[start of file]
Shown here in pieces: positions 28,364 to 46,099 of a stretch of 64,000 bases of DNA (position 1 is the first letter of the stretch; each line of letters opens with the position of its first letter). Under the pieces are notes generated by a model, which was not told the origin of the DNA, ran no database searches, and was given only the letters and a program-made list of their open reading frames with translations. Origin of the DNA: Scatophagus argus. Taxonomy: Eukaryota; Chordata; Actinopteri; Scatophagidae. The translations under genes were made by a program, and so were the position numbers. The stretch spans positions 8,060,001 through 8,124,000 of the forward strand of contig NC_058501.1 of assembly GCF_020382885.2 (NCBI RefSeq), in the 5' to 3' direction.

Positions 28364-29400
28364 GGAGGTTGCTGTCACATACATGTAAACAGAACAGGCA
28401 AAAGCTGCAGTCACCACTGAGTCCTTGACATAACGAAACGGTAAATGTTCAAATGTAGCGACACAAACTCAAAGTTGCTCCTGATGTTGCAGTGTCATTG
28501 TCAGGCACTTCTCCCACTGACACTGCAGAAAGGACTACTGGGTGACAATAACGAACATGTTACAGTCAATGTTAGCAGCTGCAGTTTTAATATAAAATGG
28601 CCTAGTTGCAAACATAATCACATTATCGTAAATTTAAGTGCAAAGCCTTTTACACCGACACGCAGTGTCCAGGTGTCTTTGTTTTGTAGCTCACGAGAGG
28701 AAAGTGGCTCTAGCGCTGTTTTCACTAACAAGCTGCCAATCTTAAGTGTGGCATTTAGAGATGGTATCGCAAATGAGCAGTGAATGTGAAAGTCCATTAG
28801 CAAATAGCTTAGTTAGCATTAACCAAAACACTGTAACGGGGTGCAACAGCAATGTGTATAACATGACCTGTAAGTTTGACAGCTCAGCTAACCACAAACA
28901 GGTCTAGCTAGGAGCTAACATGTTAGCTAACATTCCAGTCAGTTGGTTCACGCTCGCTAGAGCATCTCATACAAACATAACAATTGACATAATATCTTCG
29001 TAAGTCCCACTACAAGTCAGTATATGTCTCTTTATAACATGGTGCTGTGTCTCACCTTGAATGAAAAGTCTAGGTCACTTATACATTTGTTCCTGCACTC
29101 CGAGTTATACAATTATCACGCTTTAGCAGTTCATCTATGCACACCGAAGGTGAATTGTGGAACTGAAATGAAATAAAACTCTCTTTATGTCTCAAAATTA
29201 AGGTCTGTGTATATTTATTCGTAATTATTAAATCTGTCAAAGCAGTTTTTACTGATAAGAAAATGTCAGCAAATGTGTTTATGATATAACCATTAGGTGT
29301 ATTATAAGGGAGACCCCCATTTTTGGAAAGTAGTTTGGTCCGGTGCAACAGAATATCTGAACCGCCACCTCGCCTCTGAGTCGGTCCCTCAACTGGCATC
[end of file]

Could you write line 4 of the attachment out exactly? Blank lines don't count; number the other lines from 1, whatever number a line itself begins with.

28401 AAAGCTGCAGTCACCACTGAGTCCTTGACATAACGAAACGGTAAATGTTCAAATGTAGCGACACAAACTCAAAGTTGCTCCTGATGTTGCAGTGTCATTG